MRC report of high quality say UCT academics

28 May 2002
THE FOLLOWING letter by Professor Hugh Corder, in his capacity as Chair of the Academic Freedom Committee, appeared in recent Council papers. We have reproduced it here as we feel it is of interest to the UCT community.

"The Academic Freedom Committee of the University of Cape Town (UCT) has noted with concern indications that the National Government appeared to be delaying release of the MRC scientific research report on HIV/AIDS mortality, through public criticism of the report by officials and agencies prior to its release. A South African government media release of a statement by cabinet members on 26 September moreover directly threatened action against MRC employees for placing themselves as 'government employees', 'in a hostile position vis à vis the government'.

"We wish to place on record that we have the highest regard for, and full confidence in, the authors of this report who include reputable MRC, UCT and international researchers with well-established track records in mortality and statistical research.

"Furthermore, we believe that the report itself is of the highest scientific quality. Assumptions about data and models employed have been made explicit, the principal findings have been clearly described, interpretations are plausible and meet accepted scientific criteria for validity. The findings have been stated with appropriate scientific caution with a full exploration by the authors of limitations that might theoretically threaten the validity of the report. We note also that the report has passed through an extensive process of internal and external (including international) scientific review. We acknowledge that the release of scientific information with serious policy implications requires a process of review. Its aim is to enrich the quality of findings and to allow for appropriate and timely policy development. This process should not unduly obstruct or delay timeous release of important scientific information.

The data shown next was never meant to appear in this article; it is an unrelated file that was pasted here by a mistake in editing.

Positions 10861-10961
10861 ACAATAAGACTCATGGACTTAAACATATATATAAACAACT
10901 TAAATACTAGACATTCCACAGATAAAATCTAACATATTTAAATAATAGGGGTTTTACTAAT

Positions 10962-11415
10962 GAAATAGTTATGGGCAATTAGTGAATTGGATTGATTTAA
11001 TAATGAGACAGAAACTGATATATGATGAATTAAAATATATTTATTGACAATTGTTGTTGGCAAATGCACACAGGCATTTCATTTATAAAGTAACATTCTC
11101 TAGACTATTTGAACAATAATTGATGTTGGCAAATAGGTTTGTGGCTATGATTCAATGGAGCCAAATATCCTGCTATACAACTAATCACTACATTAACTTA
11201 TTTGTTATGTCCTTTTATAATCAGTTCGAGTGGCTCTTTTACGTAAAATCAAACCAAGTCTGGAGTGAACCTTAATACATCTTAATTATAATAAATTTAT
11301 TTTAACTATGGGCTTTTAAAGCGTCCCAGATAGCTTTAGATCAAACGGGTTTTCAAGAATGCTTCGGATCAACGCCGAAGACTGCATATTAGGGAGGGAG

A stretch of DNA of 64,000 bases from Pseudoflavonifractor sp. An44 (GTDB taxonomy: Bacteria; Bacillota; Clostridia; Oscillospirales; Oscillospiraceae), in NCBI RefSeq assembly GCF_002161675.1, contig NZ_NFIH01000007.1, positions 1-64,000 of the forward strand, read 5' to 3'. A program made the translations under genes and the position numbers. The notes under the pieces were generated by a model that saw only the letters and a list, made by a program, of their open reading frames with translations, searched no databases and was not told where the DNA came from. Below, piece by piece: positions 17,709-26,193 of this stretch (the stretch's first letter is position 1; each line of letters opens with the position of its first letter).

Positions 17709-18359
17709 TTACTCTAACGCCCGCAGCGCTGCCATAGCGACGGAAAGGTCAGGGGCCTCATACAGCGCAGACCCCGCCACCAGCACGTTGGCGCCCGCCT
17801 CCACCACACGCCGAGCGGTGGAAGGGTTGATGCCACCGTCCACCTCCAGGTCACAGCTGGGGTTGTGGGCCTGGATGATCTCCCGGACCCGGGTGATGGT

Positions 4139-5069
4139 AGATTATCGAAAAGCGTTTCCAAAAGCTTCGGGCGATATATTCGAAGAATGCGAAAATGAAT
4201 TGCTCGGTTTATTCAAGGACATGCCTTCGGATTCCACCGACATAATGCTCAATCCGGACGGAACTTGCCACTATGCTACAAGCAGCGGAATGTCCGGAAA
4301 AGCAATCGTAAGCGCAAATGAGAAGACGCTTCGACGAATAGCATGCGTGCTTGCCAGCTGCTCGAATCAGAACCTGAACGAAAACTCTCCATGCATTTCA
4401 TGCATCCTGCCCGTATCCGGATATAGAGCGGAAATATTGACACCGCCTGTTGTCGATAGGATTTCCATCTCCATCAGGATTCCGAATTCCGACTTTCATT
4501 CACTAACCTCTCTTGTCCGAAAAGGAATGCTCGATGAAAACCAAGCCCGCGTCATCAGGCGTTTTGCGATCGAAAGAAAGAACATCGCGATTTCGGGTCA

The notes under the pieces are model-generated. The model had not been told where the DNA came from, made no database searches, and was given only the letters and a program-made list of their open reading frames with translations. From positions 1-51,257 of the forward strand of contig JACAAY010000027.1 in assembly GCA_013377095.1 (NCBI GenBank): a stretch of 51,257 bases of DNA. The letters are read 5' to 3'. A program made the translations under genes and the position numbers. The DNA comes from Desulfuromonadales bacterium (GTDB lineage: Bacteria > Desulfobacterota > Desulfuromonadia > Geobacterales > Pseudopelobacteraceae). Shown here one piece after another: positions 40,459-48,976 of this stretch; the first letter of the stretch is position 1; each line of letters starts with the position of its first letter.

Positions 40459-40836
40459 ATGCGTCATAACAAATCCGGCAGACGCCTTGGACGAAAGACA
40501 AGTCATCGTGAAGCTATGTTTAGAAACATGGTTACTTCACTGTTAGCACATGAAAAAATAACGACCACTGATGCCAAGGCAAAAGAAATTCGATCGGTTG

"A powerful interested party – such as the State in this instance – while contributing to the review process, and while being entitled to use its own agencies to validate or verify scientific findings, should not allow the impression to develop that such agencies might end up restricting access to vital statistics by bona fide researchers in future. Similarly there should be no suggestion of undue pressure being brought to bear on research institutions or researchers to place political constraints on any aspect of the research process. Finally, we note that freedom of scientific research is protected by our Constitution.

"The report provides crucial information pertinent to the paramount public health problem of South Africa and much of sub-Saharan Africa today. We very much hope that its findings will contribute constructively to the manner in which the HIV/AIDS epidemic is dealt with in our country."

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